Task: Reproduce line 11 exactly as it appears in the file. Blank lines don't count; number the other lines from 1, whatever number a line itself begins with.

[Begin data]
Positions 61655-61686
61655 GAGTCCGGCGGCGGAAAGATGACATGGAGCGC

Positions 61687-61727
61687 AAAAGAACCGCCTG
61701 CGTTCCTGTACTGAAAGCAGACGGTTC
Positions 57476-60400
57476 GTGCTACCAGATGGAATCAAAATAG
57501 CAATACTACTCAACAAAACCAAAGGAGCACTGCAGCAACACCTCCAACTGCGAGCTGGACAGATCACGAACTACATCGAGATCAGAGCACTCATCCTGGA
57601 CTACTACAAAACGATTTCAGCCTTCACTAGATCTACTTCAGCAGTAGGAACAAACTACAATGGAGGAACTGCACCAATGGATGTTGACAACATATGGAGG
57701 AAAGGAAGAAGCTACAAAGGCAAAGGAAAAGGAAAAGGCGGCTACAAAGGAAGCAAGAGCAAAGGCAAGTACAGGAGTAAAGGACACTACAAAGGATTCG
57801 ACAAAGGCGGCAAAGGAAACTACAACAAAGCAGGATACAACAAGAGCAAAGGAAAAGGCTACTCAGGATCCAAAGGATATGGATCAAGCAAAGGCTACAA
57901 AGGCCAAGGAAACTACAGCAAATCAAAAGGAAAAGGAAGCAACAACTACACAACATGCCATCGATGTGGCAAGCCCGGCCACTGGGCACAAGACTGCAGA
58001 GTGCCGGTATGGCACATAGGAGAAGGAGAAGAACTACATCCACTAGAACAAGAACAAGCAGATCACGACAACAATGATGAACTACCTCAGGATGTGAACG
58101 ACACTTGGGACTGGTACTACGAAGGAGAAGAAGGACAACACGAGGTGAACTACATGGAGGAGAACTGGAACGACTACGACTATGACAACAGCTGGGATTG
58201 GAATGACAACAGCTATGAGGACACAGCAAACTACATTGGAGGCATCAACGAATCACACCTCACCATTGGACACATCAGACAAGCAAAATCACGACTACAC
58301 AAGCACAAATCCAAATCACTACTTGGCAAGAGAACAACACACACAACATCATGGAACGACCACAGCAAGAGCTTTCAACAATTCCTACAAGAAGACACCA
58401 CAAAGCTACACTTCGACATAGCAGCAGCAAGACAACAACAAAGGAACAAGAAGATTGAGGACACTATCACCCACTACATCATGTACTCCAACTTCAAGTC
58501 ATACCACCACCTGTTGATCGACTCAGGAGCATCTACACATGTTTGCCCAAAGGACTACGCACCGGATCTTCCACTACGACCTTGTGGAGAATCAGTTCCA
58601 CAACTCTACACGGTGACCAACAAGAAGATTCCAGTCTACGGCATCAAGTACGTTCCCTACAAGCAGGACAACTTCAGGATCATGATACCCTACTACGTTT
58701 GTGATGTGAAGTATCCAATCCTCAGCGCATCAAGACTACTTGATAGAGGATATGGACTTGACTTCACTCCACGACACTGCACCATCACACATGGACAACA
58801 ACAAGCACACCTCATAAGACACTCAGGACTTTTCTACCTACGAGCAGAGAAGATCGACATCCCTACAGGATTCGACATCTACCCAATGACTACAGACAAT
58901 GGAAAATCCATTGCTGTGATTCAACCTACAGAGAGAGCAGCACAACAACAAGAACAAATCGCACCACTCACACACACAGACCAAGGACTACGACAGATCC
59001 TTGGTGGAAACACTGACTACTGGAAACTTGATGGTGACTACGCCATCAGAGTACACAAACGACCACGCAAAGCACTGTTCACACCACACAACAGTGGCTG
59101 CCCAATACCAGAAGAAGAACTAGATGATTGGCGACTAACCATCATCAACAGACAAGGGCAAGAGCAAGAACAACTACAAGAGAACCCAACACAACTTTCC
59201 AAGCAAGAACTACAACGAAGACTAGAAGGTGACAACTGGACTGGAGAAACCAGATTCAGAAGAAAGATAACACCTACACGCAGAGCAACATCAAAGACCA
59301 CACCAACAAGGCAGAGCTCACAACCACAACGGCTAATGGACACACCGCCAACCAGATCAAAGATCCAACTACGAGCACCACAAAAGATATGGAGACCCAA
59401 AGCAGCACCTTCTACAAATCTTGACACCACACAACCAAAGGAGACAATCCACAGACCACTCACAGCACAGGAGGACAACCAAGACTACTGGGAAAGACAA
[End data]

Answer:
57801 ACAAAGGCGGCAAAGGAAACTACAACAAAGCAGGATACAACAAGAGCAAAGGAAAAGGCTACTCAGGATCCAAAGGATATGGATCAAGCAAAGGCTACAA